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I say “reasonably accurate” because nebekh, used as an adverb, has an emotional quality that “unfortunately” doesn’t. If I say, “Unfortunately, she broke her leg,” I’m saying that, all things considered, it’s not good to break your leg. If I say, “Zi hot gebrokhn a fus, nebekh,” I’m in addition expressing sympathy for the leg breaker. Nebekh is Janus-faced: It points both to an unfortunate person or event and to the distress this causes the speaker. (Actually, English once had a fairly exact equivalent of nebekh in the word “alas,” which has become semi-archaic. While one can still use it in writing, it has come to sound — alas! — precious or affected in speech.)
To go on to Mr. Schranz’s second question: Yes, “nebbish” is definitely an Americanized version of nebekh when used as a noun — a version that, to quote the inimitable Leo Rosten, is designed for speakers who have trouble clearing their throats. The word has been around in English for a long time. I’ve translated nebekh as “a nothing,” and my Random House Historical Dictionary of American Slang defines “nebbish” as “a pitifully ineffectual person; a nobody,” but perhaps the best definition is Bud Schulberg’s in his 1941 novel about a young Jew on the make in Hollywood, “What Makes Sammy Run?” “A nebbish person,” Schulberg writes there, “is not exactly an incompetent, a dope, or a weakling. He is simply the one in the crowd that you always forget to introduce.”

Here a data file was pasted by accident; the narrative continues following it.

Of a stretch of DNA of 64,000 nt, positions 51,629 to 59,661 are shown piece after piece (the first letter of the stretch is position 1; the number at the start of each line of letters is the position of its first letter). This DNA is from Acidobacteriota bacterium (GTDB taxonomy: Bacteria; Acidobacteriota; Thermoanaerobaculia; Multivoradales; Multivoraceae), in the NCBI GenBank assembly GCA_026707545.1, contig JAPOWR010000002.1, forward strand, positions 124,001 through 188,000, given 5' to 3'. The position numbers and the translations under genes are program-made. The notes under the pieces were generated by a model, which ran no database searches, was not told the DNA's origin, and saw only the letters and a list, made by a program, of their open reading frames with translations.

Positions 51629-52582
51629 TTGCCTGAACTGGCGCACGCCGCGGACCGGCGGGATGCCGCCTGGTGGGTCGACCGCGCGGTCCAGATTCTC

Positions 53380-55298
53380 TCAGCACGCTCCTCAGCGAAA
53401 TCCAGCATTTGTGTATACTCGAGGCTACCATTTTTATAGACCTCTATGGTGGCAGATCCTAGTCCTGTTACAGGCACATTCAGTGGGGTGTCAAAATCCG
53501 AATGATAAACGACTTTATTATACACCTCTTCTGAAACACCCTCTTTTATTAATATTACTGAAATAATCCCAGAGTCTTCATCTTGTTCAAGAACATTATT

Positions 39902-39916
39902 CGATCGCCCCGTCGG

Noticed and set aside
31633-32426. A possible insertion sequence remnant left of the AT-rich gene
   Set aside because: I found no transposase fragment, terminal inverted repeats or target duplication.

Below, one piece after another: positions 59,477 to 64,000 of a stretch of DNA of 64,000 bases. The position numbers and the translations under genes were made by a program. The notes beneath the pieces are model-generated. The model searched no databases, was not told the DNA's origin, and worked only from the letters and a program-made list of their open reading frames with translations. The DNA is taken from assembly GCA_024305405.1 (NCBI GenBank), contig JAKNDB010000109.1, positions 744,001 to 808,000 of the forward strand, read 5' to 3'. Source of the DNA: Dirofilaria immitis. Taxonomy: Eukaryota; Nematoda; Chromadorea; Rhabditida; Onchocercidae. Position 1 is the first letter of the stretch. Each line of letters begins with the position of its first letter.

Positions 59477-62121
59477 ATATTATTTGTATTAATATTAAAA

If there is a slight difference of nuance between the noun nebekh and “nebbish,” it is a bit like the difference between the adverb nebekh and “unfortunately.” There is a coldness, even a sneer, in “nebbish”; the nebbish’s insignificance leaves one indifferent or contemptuous. There is a heartthrob of pity in nebekh; there but for the grace of God go we. And you can make the throb beat more strongly with the diminutive nebekhl, in which there is even a measure of affection.
Nebekh is definitely Slavic in origin, although whether it derives from Polish nieboga, “poor thing,” medieval Czech nebohy (in modern Czech one says nebożák), whose meaning is similar, or another Slavic language is a subject of controversy among etymologists. It’s a controversy with ramifications, since it bears on the question of what Yiddish’s route of dissemination in Slavic-speaking Eastern Europe may have been, but it’s not one that there’s space for here. Some other time.
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